Volvo also claims that there’s an environmental benefit in having fewer screens, and less wiring behind the dashboard. Hence also why the electric window switches (which use an annoying VW-style button to take control of the rear windows) and USB sockets are clustered in the centre of the cabin.

On the upside, there’s plenty of storage, with deep, lined door bins, a huge open area between the front seats and a slide-out tray for rear-seat passengers. Less good is the space in the back. Knee room is quite badly compromised if you’re trying to fit four adults in, and while headroom is good, the floor is relatively high so those in the back will find their knees up around their shoulders at times. Kids will fit fine, but teenagers will complain. Then again, don’t they always?

The boot is decent – 400 litres of load space up to the luggage cover – and there’s a small, but useful, ‘frunk’ storage space in the nose.

Volvo EX30

The most likely best-selling model is the one we’re driving here; the extended range version, which uses a more expensive lithium-ion battery and which squeezes a claimed – and broadly believable – 474km of range from a single charge. Like the more affordable base model, it’s rear-wheel drive with a single 272hp motor with 343Nm of torque. That would have been sufficient for a mid-level Porsche not so very long ago, but now here we are with a family-centric small crossover that can crack a 5.1sec 0-100km/h time. It’s almost absurdly quick when you press the small accelerator pedal to the stop, enough to have passengers reaching for the jaysus-handle that isn’t there (hopefully they don’t grab the door handle instead).

And that’s not all – there is the option of a two-motor, four-wheel-drive version with 428hp and 543Nm of torque which can hit 100km/h from rest in just 3.4 secs. Which, to be honest, is just silly. Who needs a family crossover that can do such things? Unless someone you love has ingested something nasty and you’re trying to induce vomiting...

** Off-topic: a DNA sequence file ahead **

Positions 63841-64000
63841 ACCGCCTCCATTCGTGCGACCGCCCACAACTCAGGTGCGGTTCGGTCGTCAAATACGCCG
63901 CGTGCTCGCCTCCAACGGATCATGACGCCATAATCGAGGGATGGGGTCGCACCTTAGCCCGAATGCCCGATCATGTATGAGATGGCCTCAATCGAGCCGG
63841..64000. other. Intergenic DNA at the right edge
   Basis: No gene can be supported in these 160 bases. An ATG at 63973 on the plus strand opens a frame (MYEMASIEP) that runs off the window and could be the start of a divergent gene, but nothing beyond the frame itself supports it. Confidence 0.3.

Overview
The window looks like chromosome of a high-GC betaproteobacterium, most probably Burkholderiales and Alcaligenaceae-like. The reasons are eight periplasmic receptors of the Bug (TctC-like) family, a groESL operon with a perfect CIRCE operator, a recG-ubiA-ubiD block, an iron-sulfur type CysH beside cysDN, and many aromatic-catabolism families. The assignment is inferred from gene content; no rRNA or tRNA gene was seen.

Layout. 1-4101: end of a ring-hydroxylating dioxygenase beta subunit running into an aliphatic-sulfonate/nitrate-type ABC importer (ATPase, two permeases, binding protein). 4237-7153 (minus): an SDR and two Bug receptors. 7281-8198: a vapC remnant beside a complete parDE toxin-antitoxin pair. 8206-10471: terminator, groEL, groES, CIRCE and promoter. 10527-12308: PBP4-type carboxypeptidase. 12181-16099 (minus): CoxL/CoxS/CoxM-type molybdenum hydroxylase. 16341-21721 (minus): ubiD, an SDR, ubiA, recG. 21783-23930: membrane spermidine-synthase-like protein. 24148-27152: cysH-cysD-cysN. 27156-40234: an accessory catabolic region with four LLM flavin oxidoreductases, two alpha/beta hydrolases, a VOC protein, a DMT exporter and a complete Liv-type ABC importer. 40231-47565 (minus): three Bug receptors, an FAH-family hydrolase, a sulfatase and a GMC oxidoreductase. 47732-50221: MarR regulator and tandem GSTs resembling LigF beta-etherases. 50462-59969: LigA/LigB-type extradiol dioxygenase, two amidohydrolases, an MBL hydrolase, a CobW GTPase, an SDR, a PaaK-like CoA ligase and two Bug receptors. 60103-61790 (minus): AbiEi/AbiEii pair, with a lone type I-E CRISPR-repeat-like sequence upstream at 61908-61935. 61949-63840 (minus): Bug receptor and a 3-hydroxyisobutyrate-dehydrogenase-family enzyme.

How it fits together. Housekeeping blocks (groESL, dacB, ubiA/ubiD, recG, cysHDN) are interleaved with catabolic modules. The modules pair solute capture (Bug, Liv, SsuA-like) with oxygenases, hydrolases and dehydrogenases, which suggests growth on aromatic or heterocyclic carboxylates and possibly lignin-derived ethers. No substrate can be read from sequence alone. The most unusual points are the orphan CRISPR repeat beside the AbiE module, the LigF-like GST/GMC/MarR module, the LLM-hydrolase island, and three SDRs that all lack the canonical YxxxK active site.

Neither of these more expensive EX30s (the extended range version starts at €44,502 including grants, while the Performance version sets you back €48,883) is exactly what you’d call a driver’s car anyway, so having that kind of oomph is a bit pointless. The standard version is more than rapid enough, and it’s pleasant to drive. The steering is light – too light for enthusiasts, but it’s quick across its locks, and there’s enough grip to flick around most corners before the 1,700-1,800kg kerb weight catches up with you and starts to make the EX30 push wide and towards the white line. It’s good in town, where the decent visibility and inherent nippiness make it feel agile and responsive, and it’s very refined at a cruise on main roads.

At a time when Volvo is pulling the plug on sales of its beloved estate models (none is more bereft at this news than me) it’s easy to have mixed feelings about the EX30. It’s yet another crossover in a world that hardly needs such a thing, but it’s well executed, sharply priced and sweet to drive. If the basic version’s truncated range suits your needs, then it’s a lot of car – and a lot of badge – for the money.

Neil Briscoe

Neil Briscoe

Neil Briscoe, a contributor to The Irish Times, specialises in motoring